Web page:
While there will always be divergence between what individual buyers look for in a home, broader population shifts will carry real world implications for real estate.
The Australian market is currently witnessing a seismic shift, as its younger demographics spark a changing of the guard and Millennials – born between 1981 and 1996 – become first home buyers.
The average first homebuyer age is around 35, according to the Australian Bureau of Statistics, with a record number of Australians currently between 30 and 40 years of age.1
“Millennials are now the largest adult cohort in Australia and a lot of them are first homebuyers. Their preferences are going to really be reflected in the housing market over the next decade,” says CoreLogic Head of Australian Research Eliza Owen.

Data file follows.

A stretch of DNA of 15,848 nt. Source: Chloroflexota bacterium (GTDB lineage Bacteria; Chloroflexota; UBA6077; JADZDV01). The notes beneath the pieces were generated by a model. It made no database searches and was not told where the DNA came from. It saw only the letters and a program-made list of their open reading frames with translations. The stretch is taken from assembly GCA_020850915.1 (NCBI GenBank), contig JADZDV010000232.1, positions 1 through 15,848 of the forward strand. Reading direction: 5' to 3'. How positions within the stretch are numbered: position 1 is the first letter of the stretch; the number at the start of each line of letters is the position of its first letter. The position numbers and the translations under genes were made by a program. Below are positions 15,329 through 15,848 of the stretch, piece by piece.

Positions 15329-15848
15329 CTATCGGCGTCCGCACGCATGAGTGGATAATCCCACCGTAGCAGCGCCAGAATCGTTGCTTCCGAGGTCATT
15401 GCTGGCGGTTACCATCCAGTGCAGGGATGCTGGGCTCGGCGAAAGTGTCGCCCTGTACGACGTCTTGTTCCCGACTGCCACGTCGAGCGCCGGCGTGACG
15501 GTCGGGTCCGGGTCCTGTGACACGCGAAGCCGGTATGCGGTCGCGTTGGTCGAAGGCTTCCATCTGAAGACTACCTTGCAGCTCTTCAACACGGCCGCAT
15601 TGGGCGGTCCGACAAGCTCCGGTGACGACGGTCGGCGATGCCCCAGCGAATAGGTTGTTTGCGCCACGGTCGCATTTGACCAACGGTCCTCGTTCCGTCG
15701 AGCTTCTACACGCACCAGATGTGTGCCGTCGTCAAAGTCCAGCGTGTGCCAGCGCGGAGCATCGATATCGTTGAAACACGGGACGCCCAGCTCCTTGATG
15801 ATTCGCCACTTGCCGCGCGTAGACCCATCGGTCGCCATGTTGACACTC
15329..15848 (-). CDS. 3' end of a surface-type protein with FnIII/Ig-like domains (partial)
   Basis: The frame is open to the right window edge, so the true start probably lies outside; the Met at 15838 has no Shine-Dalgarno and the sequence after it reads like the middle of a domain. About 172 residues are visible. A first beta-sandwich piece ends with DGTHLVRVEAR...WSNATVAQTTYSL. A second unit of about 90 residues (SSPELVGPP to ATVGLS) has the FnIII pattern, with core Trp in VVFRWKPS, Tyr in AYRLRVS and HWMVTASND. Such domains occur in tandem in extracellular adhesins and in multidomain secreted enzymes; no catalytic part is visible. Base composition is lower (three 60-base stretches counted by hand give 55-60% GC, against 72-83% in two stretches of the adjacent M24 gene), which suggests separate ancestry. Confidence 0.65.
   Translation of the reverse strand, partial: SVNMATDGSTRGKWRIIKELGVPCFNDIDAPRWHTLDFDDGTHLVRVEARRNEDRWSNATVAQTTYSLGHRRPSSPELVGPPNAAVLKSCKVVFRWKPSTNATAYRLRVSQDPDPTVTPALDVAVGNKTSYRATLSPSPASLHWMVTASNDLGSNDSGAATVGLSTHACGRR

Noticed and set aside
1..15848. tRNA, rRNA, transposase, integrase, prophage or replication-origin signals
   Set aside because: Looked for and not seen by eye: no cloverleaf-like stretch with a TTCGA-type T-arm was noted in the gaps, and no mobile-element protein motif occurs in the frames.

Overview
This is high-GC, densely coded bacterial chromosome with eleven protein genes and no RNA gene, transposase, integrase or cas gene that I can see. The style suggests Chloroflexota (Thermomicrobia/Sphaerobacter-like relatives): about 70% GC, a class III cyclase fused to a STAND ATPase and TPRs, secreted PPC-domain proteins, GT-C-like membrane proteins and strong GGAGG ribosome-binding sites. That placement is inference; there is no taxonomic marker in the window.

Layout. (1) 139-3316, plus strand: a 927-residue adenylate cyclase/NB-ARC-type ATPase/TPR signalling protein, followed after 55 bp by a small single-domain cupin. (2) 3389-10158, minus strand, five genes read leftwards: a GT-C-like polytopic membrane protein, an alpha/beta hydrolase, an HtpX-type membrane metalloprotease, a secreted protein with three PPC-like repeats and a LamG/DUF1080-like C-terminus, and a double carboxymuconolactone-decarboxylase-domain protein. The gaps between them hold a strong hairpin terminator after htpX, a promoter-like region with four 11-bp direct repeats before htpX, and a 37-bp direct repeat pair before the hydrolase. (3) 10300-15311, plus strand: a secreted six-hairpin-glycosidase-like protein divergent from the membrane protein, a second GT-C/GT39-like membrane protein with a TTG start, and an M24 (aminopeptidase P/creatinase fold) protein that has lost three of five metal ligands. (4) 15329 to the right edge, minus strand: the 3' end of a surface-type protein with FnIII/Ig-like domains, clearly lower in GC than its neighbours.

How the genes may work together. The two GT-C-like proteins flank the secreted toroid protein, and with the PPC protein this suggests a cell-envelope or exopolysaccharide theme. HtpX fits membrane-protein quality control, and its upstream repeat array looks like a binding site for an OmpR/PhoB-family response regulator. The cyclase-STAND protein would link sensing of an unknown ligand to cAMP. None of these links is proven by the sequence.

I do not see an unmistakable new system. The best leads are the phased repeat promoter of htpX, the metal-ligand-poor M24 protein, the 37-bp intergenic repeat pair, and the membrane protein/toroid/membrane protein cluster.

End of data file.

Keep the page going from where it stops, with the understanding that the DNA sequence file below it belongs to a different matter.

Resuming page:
This could produce even more demand for established housing — property that has been owned previously for six months or more — with 80% of first homebuyers already favouring it over new construction. In capital cities, there could be a flow-on effect for the most in-demand suburbs.
“In different cities, these buyers might be drawn to certain areas. In cities like Sydney, that cohort could push into areas like the Central Coast for the lifestyle or to the city’s southwest because it’s a natural extension of the inner west,” says Owen.
While starting later than previous generation, Millennials starting families could reach a tipping point over the next decade, leading to a delayed but significant turnover of family homes.
“There is a reluctance among older Australians to downsize which may be contributing to a shortage of family housing. In 2011 in New South Wales, 23.9% of two-person family households were in dwellings with four or more bedrooms. That shot up to 28.9% in the 2021 census,” says Owen.
This trend could begin to reverse as Baby Boomers continue to move out of the workforce and pent-up demand builds for larger detached homes.